The violations of private property rights which have flowed from the environmental movement and its adherence to the erroneous theory of “intrinsic value” have already caused intense hardships for many people. Individuals have been prevented from developing their land as they best see fit because of claims by environmentalists that such usage would threaten an endangered species, a coastline, a wetlands, or the general “character” of some landscape. The contention is that efforts to enjoy the benefits of these properties would destroy the value which that land or animal or plant supposedly possesses by its mere existence regardless of its relationship to specific human beings.
Unfortunately, as the old saying goes, “You ain’t seen nothin’ yet.” — ECO-FASCISM by Russell Madden
The stunning upset and destruction of the takings clause of the Constitution by the Supremes’ Kelo v. New London decision reverberated across the country. “How could this happen in America?” people everywhere asked. The decision initiated a wave of public backlash. Covetous rich developers colluding with big government to drive people from their homes and off their own land. The hideous narrative repulsed average Americans, as well it should.
Ironically, the same Americans offended by Kelo are all too often ready to collude with government to force their own wills on their neighbors. Guiding principles of freedom and personal property rights quickly go out the window. The new commandment is “If thy neighbor offends thee, run to the government.” Principles be damned. The only difference being who’s ox is gored. The outcome of a dispute depends not on immutable individual rights, but only on which special interest can coerce the government to act on their behalf.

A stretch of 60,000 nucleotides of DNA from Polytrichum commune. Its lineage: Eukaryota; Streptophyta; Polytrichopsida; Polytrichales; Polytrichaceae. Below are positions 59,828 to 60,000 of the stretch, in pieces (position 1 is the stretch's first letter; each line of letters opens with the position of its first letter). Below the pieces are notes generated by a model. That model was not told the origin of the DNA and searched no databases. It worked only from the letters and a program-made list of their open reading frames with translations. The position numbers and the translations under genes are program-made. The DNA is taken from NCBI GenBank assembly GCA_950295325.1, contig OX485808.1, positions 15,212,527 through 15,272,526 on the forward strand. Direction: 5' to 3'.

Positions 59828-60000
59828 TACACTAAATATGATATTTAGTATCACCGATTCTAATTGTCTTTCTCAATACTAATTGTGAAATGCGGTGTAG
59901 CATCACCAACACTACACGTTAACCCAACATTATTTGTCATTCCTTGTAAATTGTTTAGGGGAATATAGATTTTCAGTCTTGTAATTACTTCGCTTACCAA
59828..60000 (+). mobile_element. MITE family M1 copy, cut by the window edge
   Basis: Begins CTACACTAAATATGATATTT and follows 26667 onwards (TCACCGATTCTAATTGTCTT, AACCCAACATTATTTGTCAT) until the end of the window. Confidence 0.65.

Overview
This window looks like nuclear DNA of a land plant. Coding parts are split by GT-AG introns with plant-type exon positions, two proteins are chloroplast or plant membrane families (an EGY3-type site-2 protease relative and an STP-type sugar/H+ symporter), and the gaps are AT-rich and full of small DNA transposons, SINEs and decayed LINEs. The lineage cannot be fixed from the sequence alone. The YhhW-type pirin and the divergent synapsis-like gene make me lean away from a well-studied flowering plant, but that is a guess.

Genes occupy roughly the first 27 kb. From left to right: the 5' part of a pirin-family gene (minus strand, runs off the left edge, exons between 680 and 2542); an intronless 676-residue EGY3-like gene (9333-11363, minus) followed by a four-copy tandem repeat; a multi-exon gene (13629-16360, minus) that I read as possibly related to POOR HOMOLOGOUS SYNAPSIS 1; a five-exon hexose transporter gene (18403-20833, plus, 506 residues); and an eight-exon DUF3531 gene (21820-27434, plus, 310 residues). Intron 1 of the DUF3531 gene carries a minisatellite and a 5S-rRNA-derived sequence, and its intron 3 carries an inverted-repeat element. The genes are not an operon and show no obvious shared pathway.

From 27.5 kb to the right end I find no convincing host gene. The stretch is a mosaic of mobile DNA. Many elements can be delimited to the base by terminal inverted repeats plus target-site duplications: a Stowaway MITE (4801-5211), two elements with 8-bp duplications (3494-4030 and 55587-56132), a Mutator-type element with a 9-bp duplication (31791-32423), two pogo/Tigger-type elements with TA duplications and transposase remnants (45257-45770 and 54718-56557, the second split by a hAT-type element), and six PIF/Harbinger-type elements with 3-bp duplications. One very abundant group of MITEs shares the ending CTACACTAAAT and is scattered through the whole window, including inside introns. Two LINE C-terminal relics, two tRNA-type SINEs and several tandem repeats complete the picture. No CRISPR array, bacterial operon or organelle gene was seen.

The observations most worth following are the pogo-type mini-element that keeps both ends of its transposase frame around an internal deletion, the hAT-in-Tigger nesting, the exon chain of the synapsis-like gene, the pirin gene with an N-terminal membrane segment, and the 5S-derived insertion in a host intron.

Such is the cynicism on display over a recent cell-tower dispute in Blount County.
MARYVILLE – When Jennifer Moore looks up from her deck she sees a nearly majestic vista, a mountainside that rises to the sky and gives her home the rustic character she and her husband, Peter, have long pursued.
Leading the group [opposing the tower] was Jennifer Moore, president of the Stonegate property owners association, who offered an impassioned-but-reasoned plea for the tower’s rejection.
Following the board action, Moore said her group will be taking a harder look at county regulations and federal telecommunications rules to determine their rights. She maintains the board has the right to deny the application on aesthetic and environmental concerns of residents.
[The tower] would be directly across a hollow from home she and her husband built several years ago [in the Stonegate subdivision].
“It is basic common sense,” she said, “that if property is in a scenic area and there are views that make your home appealing, it can’t not have a negative impact on home values.” [Emphasis mine.]
Well, I guess it is “basic common sense” to environmental fascists. Not so much to me.
The essential argument seems to be that existing homes overlook a ‘majestic mountainside’ that happens to belong to someone else, and that since said view adds to the homes appeal, then it should remain undisturbed in perpetuity.
Huh? Does anyone stop to think about the outrageousness of such an argument? The rightful owner is to be deprived of the use of and income from his property due to some neighbor’s sense of aestheticism. Are the protester’s going to compensate the adjacent owner for his loss? The question is rhetorical. You know the answer. How arrogant. How selfish. How noxious.
May I remind those who live in the Stonegate community that the exact same objection could have been used to prevent you from having a home in which to live in the first instance! But since you already reap the benefit of property development, why be concerned about the needs or rights of others? “The others” must be kept at bay.
Here is another sad example of the disdain for property rights in America, right in our own backyard. Let us hope that ‘common sense’ prevails among the members of the Blount County Zoning Board.